As a result, the EEOC has seen a rise in both age discrimination charges and requests by employers for laid-off employees to sign waivers of discrimination claims in exchange for severance agreements.
The publication does not appear to be intended to change existing regulations, but employers should anticipate that the EEOC will refer to the document when investigating charges or pursuing lawsuits that involve releases.
If you are in an eligible position, Duke may make contributions on your behalf after you have completed one year of service and have attained age 21.
You may be eligible to waive the one year wait for the Duke contribution if your hire date with Duke is within 90 days of your date of termination with your immediate previous employer and you were receiving fully vested employer contributions or accruals under a Code Section 403(b), 401(k), or 401(a) retirement plan maintained by the prior organization.
Please read the eligibility requirements that apply to your employee group.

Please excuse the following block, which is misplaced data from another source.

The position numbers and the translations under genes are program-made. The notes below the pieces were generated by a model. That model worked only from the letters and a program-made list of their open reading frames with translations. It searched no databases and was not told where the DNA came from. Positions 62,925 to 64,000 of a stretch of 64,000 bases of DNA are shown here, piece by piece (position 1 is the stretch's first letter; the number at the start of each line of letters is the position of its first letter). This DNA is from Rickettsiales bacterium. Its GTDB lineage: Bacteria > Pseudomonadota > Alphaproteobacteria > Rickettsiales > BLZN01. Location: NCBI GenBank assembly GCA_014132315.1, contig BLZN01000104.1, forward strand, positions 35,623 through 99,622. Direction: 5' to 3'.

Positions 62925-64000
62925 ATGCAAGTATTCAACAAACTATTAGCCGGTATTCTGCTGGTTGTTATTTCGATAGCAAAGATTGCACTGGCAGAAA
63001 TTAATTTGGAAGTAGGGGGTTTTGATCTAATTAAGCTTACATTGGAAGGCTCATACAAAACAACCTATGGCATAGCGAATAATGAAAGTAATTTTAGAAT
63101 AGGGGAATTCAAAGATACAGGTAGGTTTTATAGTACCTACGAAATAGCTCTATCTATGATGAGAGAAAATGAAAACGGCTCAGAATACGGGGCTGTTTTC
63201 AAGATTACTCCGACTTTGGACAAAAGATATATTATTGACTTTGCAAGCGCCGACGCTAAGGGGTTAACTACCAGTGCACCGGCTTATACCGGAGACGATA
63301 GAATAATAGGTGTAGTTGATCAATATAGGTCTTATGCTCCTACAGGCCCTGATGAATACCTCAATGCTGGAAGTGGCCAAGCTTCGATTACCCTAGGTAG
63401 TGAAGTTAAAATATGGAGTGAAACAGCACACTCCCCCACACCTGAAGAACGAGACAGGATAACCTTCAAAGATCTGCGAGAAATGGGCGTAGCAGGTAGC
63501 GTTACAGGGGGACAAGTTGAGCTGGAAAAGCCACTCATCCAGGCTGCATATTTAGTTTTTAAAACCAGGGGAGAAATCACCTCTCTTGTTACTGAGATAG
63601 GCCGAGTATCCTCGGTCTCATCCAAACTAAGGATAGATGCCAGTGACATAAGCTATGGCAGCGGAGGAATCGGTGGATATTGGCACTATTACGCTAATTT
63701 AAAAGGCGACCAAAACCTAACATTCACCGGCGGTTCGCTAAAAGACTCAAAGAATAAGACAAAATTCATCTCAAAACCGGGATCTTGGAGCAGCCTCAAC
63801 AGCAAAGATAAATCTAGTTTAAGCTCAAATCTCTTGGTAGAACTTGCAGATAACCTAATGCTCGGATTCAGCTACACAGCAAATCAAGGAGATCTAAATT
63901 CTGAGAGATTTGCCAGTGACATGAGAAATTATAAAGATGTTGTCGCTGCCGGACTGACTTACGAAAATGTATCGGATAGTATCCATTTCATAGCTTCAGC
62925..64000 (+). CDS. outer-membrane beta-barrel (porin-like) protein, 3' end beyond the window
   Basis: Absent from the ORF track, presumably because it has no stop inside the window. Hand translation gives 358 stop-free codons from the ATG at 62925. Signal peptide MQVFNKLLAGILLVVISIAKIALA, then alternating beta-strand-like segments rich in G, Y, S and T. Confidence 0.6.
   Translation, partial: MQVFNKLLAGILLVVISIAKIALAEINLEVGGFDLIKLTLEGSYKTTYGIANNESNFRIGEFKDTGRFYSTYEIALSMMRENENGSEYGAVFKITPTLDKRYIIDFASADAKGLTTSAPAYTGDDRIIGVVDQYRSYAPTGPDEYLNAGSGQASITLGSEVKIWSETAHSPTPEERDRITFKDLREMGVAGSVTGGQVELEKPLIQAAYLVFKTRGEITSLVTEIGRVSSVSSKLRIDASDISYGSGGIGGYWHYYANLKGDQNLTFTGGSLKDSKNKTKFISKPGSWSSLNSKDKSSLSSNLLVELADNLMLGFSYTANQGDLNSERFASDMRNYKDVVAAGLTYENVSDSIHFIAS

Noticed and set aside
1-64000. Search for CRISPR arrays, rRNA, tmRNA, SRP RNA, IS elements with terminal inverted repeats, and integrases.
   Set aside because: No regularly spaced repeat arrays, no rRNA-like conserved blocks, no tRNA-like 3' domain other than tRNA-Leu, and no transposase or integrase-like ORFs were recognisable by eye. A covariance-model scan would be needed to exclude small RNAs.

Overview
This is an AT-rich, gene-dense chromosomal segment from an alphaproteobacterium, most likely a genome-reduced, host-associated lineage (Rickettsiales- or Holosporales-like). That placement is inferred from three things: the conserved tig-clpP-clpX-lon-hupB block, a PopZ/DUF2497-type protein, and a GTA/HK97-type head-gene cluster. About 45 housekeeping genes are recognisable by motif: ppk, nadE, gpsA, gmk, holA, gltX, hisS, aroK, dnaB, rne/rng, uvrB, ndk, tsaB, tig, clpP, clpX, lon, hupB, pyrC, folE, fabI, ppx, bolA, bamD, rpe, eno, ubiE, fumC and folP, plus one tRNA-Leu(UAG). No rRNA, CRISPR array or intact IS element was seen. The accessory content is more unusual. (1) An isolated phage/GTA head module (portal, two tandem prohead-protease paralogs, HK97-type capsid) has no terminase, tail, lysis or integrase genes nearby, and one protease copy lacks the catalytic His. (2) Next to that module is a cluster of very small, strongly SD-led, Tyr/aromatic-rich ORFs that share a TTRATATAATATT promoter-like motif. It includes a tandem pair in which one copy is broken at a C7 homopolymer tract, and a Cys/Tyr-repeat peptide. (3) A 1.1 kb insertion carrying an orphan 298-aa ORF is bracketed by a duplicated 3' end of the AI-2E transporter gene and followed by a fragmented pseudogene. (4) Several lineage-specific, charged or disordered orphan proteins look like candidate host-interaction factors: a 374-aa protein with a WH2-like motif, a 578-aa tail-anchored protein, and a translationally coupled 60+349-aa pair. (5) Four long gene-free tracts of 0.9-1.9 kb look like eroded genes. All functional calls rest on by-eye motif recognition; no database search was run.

For example, the document states that "any provision" that attempts to limit an employee's right to file a charge or participate in an EEOC investigation is "invalid and unenforceable." In making this assertion, the EEOC does not specify whether the inclusion of such a provision invalidates that particular clause or whether it renders the entire agreement unenforceable.If you are a member of the Non-Union Technician and Research Assistant employee group, you have access to the TRA Professional Development Fund.If you are a member of the Association of Administrative and Professional Staff, you are also eligible for professional development funds.As our country struggles with difficult economic times, many employers have chosen to lay off at least some portion of their workforce. This policy document is not an EEOC regulation or even an enforcement guidance, but it summarizes, from the EEOC's perspective, existing legal requirements for severance agreements under the Americans with Disabilities Act (ADA), Title VII, the Equal Pay Act (EPA), and, in particular, the Age Discrimination in Employment Act (ADEA). The EEOC has recently published a document titled "Understanding Waivers of Discrimination Claims in Employee Severance Agreements." While the publication is directed more toward employees than employers, it offers employers some helpful insight on the positions the EEOC takes towards waivers of discrimination claims included in severance agreements.Summary of Requirements for Severance Agreements The EEOC publication emphasizes the following requirements for severance agreements and releases of discrimination claims: In addition, the document reaffirms the following requirements applicable to waivers under the ADEA, as amended by the Older Workers Benefit Protection Act (OWBPA), applicable to employees 40 years of age and over: The document also states that the above requirements are the minimum required for a valid age discrimination release.A release may still be invalidated if an employer uses fraud, undue influence, or other improper conduct to coerce the employee to sign it, or if it contains a material mistake, omission, or misstatement.a visa is required) if a passenger is arriving via air or sea on an unapproved carrier.As of January 2016, the visa waiver does not apply in cases where a person had previously traveled to Iran, Iraq, Libya, Somalia, Sudan, Syria or Yemen on or after 1 March 2011 or for those who are dual citizens of Iran, Iraq, Sudan or Syria.To be eligible for a visa waiver under the VWP, the traveler seeking admission to the United States must be a citizen of a country that has been designated by the U. Secretary of Homeland Security, in consultation with the Secretary of State, as a "program country". The criteria stress passport security and a very low nonimmigrant visa refusal rate: not more than 3% as specified in Section 217 (c)(2)(A) of the Immigration and Nationality Act, as well as ongoing compliance with the immigration law of the United States.Permanent residents of designated countries who are not citizens of a designated country do not qualify for a visa waiver. Citizens of 38 countries and territories are eligible for visa-free entry into the United States under the VWP: Visitors may stay for 90 days in the United States which also includes the time spent in Canada, Mexico, Bermuda, or the islands in the Caribbean if the arrival was through the United States.